Let's take the multiplications in order and examine them from this point of view.





This multiplication begins with Materiality, and ends with Purification. The first stage in the material world is always the aim to refine, or purify, the substance of the material world so that it can raise its level of vibration. This first multiplication places a so-called alchemical process at the foundation of inner work. Without material mastery over the action of Purification, the very process that Gurdjieff described to Ouspensky in In Search of the Miraculous, nothing is possible.




The multiplication begins with Desire, and ends with Power. Desire, in its higher form, represents wish; desire at any level must acquire power if inner work is to proceed. The multiplication is related to the prayer, I am, I wish to be. Desire cannot do anything without power.





The multiplication begins with power, and ends with materiality. Once Desire has acquired Power, the aim of Power must always be to affect the material circumstances of inner work.




The multiplication begins with Being, and ends with Wisdom. The aim of Being must always be to acquire Wisdom.




The multiplication begins with Purification, and ends with Being. The aim of Purification is to increase Being. De Salzmann indicates this when she indicates “an effort of attention coming from all the parts of myself — to purify the attention in order to concentrate on ‘I.’” (The Reality of Being, p. 132.)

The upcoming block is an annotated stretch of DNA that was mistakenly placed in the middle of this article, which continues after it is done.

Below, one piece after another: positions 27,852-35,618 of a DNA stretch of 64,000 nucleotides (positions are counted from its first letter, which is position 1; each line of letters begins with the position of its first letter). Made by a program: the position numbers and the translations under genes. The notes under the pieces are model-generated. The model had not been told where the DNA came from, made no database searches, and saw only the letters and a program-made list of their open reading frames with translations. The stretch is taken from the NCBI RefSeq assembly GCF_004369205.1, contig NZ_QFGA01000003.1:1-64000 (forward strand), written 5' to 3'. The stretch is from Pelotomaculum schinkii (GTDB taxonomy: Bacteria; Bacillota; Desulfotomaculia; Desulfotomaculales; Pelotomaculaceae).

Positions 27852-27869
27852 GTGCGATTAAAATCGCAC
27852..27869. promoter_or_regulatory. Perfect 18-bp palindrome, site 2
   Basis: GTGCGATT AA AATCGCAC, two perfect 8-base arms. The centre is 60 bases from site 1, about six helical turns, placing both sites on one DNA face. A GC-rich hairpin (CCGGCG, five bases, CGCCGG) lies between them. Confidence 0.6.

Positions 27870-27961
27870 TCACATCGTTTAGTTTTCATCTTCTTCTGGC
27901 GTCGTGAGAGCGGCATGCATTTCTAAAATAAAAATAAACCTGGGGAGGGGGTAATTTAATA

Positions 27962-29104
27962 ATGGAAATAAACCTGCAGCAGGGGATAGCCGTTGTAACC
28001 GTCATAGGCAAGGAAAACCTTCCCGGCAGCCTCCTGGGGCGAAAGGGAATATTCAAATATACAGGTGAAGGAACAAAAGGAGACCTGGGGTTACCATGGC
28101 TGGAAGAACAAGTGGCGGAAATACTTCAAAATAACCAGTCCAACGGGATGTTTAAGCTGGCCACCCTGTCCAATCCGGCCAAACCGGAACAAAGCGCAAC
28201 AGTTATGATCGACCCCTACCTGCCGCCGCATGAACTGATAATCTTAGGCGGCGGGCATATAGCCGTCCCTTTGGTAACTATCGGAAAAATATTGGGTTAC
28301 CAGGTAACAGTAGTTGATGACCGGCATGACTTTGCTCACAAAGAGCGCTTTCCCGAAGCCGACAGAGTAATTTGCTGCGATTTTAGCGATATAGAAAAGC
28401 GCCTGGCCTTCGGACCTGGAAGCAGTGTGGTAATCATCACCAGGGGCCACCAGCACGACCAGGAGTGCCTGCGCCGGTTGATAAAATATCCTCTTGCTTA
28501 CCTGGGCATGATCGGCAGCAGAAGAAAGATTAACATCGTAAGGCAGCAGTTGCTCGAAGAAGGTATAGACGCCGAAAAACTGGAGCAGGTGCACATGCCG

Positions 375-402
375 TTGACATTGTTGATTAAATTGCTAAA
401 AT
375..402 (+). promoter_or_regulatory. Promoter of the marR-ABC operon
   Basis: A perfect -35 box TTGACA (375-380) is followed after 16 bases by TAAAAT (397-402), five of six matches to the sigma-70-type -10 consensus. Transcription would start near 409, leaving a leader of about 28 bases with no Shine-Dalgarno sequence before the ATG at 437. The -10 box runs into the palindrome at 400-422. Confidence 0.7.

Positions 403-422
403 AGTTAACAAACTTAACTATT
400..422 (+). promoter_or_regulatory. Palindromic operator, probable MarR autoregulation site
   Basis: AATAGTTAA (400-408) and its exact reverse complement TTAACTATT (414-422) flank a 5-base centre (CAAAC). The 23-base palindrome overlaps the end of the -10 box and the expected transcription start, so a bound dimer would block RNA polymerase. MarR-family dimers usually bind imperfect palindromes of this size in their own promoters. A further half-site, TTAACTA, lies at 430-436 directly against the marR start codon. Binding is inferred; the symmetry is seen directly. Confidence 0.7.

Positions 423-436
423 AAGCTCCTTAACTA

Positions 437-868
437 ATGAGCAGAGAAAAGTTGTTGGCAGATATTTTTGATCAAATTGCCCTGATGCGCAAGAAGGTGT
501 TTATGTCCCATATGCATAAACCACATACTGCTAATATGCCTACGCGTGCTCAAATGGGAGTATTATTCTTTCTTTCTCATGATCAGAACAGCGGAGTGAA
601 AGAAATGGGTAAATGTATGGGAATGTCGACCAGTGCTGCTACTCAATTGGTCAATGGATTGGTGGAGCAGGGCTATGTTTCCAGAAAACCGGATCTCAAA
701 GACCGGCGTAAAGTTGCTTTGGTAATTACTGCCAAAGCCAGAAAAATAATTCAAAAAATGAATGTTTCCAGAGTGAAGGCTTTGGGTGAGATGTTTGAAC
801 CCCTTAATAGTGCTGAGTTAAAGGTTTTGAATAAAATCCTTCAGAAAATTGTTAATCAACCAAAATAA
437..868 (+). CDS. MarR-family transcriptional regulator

The multiplication begins with Wisdom, and ends with Desire. This represents the ultimate aim of inner work on a gicven level: in our case, a man's Wisdom attains mastery over his Desire.


Readers will see that the six multiplications, taken together and understood in this form, layout an intelligible progression familiar enough to say that it summarizes any general understanding of spiritual work, as understood from the point of view of a progression.


 In a sense, what we have here is  a very general outline of all the material Gurdjieff presented to Ouspensky in In Search of the Miraculous.  Understood from this perspective, the enneagram and the multiplications alone can encapsulate the entire book.


The paths from aim to result — and the role of the shocks —are a whole study unto themselves, but each one indicates that the means by which the aim of one particular influence achieves its goal are not random, but governed by law and an orderly progression through a series of forces, as indicated by the diagram.


 It would be much too facile and literal, however, to presume that one just engages in these steps one by one. Inner work engages in all of these actions simultaneously, and the inner processes in a man are in constant movement as these  influences, aims, and results interact with one another. We thus find ourselves in a fluid state that requires constant attention in order to be seen; and the complexity of the situation underscores the fact that this is not an action we can control, but rather one that we participate in. The participation consists of seeing; and this is certainly, in great part, what the role of the attention we have on this level must play.